Other half wanted to sit up and watch the debate which, on British TV, was on at 2am. I talked him out of it. He and I don’t exactly see eye to eye on politics a lot of the time, so I hear my fair (or unfair) share of crap and nonsense about all this stuff on a daily basis. Most of the time I keep my mouth shut, sometimes I let rip. But he hasn’t (so far!) come out with the rubbish that that guy came out with on the road with his wife, and with you. What total nonsense. That’s a man who can’t think. You can, and you do. Well done for saying what you felt at the time.

    There’s nothing wrong in expressing yourself in the moment, but I do agree that keeping things balanced is probably a better way to go about things. Hugs to you, Kathy.

    • Kathy says:

      Val, it must be so challenging to have your other half think differently in political matters than you do. I have a few friends in similar situations, and I always wonder how that goes in a marriage or partnership. But now that I’ve typed those last two sentences–am thinking about the different matters where Barry and I disagree. (And sometimes even politically.) Like you, it’s mostly a matter of keeping mouth shut and then letting it out. Hugs to you, too, Val.

      • Val says:

        If I think he’s being too much of an arsehole, I usually just grimace and go and do something else. Trouble is a lot of the time he does what my dad did, and plays ‘Devil’s Advocate’ (to get a reaction) so sometimes I’m not even sure if what he’s saying is what he believes. But really, there’s so much more to a relationship that what one disagrees with that it balances out. x

        • Kathy says:

          Oh, devil’s advocate–oh yes. I have even been known to do that. (hangs head in shame). Smile. You are so right with your last sentence and I am trying to remember this during these challenging days.

          • Val says:

            I expect I have, too. But there’s a limit to it, or should be. And yep – keep focussed on the positive, on the good, in a relationship.

  17. Stacy says:

    You took the bait and then got bitten. It’s ok. We’ve all been there. My takeaway is, I don’t take the bait. Because no matter how innocuous I think my comments might be, someone will disagree. That opens the door to contention, and I don’t want to enter that room anymore. I’m sorry your walk turned into yet another battle. XOXO

  18. Osa Holmes says:

    What came to mind for me, gazing at the stunning colors and symbolism of letting go, and reading your raw and yet magical words….. [and after a flash back of watching the debate in my living room and actually shouting at the TV for them to just stop and listen :(]. The autumn is the time of being nourished by releasing what is no longer needed and allowing that release yo ease into the quiet of winter and her wisdom [much of what I adore about you].. and so I long for a handful of leaves. To respond with in those moments. I’d love to simply hand one to a speaker too stuck in ego to listen and state, ” with respect for you, I share this rather than my now reflections about this”. On a good day, I can pull that off. On one too wrought with the chaos news, not so much. you/re a dear. All light and blessings to you. Osa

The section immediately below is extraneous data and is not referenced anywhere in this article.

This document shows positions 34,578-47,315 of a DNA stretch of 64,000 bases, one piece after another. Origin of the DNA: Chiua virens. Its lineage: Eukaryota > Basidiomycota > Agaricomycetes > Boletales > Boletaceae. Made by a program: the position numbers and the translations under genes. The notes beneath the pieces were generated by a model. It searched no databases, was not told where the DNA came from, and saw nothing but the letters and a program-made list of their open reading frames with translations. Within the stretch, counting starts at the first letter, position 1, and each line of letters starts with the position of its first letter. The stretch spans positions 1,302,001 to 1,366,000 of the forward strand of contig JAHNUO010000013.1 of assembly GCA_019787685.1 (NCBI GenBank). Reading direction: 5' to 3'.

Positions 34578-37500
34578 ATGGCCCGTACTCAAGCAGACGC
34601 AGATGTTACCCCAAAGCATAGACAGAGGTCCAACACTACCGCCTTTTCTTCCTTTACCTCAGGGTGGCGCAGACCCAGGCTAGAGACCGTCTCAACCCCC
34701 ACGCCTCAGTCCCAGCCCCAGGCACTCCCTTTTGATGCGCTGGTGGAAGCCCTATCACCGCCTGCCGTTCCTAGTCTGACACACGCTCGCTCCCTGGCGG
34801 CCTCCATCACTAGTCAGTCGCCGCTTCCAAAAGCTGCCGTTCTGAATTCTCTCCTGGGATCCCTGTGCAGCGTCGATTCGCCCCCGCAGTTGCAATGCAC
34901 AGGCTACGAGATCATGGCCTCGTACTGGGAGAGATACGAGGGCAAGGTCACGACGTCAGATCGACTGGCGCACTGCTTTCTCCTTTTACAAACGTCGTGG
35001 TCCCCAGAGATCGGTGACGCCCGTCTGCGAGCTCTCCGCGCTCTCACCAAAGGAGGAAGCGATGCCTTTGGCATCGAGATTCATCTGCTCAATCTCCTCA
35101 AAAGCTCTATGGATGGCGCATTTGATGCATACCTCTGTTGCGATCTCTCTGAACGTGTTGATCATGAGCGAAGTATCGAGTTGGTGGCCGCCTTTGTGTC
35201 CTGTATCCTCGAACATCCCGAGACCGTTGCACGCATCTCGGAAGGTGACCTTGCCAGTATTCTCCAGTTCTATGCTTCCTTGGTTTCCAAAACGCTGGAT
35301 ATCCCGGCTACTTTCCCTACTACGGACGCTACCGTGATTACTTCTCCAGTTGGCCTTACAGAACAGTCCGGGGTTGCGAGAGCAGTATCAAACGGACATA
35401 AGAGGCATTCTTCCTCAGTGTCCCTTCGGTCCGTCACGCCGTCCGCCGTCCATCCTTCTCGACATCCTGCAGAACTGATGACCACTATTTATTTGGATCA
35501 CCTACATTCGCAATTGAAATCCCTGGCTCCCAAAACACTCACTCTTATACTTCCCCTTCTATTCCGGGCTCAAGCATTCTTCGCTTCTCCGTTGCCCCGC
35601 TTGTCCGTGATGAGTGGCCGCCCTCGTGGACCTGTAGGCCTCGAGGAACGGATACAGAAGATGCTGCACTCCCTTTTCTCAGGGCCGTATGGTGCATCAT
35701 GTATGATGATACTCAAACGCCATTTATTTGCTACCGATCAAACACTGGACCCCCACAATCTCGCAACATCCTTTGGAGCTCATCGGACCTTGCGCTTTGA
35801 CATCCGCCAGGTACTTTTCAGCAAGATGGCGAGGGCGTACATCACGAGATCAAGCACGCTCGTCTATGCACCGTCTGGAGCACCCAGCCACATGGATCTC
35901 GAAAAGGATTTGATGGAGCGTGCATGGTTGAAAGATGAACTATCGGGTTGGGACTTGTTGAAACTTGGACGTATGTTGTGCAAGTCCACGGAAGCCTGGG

• Kathy says:

      Osa, this is a most beautiful comment. Imagine being able to pull that off indeed–to share a simple sentiment and action rather than responding from ego’s indignation. On a good day I can pull something like this off, too. But this pandemic has showed me that there are huge places inside where I am not healed or embodied at all yet. I have always admired your quiet deep wisdom as well. May we all be filled with that light and blessings. So very nice to see you, my friend from long-ago (and now!) It seems like your life is full of changes right now, and I wish you all the best. Thank you so much for pausing to read and share. xoxo

  19. Reggie says:

    Gosh, Kathy, that must have been such a stressful experience; what a harsh contrast to your beautiful, peaceful surroundings. I watched bits of the debate afterwards (I couldn’t bear more than that). It’s one thing to disagree and to hold a different point of view or to think that your policies or beliefs are better for whatever reason. But I was left dumbfounded and speechless at the sheer staggering rudeness, crassness and belligerence on display – quite apart from the constant lying. I am so sorry your homeland is going through such upheavals, Kathy; I so wish people could get along better. May your heart be soothed, your tension melt away, and your sorrows be eased. Much love.

    • Kathy says:

      Oh, sigh, dear Reggie, our homeland is going through SO MUCH upheaval. It’s nuts living here on one level. On another level it’s beautiful, peaceful and loving. It’s hard to wrap our minds around how something can be simultaneously so hateful and so good. Sighing again. xoxoxo

  20. Reading about your encounter with the jackass caused my heart to be faster and raised my dander. I have found that the best defense against a Twittler supporter is to have no defense at all. The folks that support Twitter are often much like him and are looking for a confrontation so if you don’t respond and simply walk away it makes the aggressor look ignorant and left holding the bag. I follow several liberals on FB who are excellent writers with a sizable following. Now and then a Trumpette will chime in with their obvious ignorant remarks and lies.

    • Kathy says:

      My goodness, I was sooo mad at him that day–and sooo mad at everyone who thinks like him! Your strategy has often been my strategy–no defense at all, no confrontations. But the day I met this fellow it was impossible to stay silent a second longer!! P.S. If you can’t find me on Facebook, send me your FB name and I will try to friend you.

      • Yvonne Daniel (my header is the one with the chocolate lab) and my handle is a pic of one of my now deceased cats. I have two accounts and the other one, I could not get into one day about two years ago and I had to create a new account. My current one will have petspeopleandlife listed under my header. I can’t think of your last name so shoot it back to me if you will and I will look for you.